Penn State is building an Extreme Precision Doppler Spectrograph to provide next-generation exoplanet observational capabilities to the entire astronomical community. The spectrograph will be deployed in 2019 on the 3.5-meter WIYN Telescope at Kitt Peak National Observatory in Arizona.
The instrument is named NEID – derived from the word meaning “to see” in the native language of the Tohono O’odham, on whose land Kitt Peak National Observatory is located. NEID also is short for “NN-EXPLORE Exoplanet Investigations with Doppler Spectroscopy.” NEID will detect planets by the tiny gravitational tug they exert on their stars.
NEID is being developed as part of a joint initiative between NASA and the National Science Foundation called NN-Explore, the purpose of which is to discover and characterize planets around nearby stars (so-called “exoplanets”) using the Doppler (or Radial Velocity) technique. The Doppler method of exoplanet discovery relies on making ultra-precise measurements of a star’s line-of-sight motion to detect the tiny gravitational perturbations of the planets that orbit that star.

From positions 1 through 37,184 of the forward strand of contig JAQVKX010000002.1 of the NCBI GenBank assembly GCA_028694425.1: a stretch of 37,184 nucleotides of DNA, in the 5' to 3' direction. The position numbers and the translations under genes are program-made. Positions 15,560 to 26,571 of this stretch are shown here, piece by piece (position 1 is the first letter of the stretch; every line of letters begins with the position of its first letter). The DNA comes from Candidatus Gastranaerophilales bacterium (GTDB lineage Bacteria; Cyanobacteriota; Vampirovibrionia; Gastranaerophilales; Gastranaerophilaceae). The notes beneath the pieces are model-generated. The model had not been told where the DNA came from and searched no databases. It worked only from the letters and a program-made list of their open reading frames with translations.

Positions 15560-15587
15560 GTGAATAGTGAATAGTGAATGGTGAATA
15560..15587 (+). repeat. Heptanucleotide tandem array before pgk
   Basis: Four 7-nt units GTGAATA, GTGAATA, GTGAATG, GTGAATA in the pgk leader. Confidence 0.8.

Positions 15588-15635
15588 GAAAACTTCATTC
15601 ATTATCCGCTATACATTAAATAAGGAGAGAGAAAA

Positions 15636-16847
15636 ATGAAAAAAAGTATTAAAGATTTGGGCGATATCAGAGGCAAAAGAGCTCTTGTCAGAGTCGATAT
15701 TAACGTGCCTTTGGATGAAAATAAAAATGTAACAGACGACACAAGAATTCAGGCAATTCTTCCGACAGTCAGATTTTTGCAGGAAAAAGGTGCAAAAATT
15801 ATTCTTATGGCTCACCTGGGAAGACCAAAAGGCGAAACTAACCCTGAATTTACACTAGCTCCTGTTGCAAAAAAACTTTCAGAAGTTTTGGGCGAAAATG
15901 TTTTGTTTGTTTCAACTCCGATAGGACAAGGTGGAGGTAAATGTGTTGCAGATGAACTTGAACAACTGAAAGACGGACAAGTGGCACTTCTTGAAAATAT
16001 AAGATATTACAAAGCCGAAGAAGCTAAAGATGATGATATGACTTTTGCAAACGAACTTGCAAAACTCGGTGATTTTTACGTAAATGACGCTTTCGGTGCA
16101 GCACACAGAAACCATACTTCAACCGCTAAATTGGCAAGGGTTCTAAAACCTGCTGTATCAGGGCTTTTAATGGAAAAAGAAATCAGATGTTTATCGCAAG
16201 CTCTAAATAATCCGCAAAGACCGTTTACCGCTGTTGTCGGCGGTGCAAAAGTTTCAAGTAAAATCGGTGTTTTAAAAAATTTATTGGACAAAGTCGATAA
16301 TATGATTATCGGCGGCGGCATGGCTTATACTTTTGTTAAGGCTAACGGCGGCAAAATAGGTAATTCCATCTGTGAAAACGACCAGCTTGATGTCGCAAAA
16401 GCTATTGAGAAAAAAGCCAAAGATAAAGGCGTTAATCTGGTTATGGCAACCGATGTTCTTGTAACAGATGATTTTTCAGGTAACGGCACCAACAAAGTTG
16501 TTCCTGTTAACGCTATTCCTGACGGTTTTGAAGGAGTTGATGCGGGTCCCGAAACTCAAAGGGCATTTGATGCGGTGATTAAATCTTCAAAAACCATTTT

NEID is being designed and built by a team of astronomers and engineers led by Principal Investigator Suvrath Mahadevan at Penn State University. The NEID instrument team is comprised of members from Penn State, in addition to collaborators at the University of Pennsylvania, Macquarie University, the Physical Research Laboratory in India, the National Institute of Standards and Technology/University of Colorado, and NASA’s Goddard Space Flight Center.
A multi-institutional team led by Penn State was one of two finalists in a global competition to design the $10 million instrument, and was selected after a comprehensive design review.